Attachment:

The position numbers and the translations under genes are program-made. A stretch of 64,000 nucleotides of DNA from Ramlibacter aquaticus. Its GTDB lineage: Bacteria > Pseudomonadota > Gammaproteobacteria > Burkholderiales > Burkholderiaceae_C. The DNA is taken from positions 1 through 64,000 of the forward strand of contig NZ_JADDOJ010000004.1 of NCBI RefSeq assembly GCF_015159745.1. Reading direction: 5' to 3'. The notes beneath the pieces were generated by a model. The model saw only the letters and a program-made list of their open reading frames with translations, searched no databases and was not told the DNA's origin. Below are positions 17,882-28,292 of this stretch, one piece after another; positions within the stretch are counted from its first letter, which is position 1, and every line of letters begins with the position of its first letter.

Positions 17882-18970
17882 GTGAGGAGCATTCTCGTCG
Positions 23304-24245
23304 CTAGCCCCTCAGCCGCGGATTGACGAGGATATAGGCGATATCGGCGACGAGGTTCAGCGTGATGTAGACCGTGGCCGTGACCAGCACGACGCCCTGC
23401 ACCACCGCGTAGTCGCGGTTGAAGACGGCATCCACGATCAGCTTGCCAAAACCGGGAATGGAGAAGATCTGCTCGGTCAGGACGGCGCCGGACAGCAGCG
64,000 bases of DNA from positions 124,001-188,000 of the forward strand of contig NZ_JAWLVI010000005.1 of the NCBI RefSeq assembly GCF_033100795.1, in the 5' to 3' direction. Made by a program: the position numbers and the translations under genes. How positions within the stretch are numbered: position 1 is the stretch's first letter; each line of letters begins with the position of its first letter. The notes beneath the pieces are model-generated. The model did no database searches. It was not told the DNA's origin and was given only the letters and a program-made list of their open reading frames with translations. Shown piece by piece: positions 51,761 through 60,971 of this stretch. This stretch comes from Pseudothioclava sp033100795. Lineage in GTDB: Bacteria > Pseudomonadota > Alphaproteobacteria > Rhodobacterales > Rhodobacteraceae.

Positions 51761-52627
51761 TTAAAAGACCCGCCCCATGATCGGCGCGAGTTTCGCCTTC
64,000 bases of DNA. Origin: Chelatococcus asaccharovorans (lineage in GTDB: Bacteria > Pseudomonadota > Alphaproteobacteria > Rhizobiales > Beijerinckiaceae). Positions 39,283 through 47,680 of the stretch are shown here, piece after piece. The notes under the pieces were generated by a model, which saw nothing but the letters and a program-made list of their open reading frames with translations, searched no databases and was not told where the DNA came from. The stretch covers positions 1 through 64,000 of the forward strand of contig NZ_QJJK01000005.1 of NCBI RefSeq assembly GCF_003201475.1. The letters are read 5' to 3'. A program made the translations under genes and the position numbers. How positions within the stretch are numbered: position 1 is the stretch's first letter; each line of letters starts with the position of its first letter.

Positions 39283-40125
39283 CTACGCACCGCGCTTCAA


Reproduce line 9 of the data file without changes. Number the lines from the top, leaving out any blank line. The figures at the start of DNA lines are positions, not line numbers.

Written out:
51761 TTAAAAGACCCGCCCCATGATCGGCGCGAGTTTCGCCTTC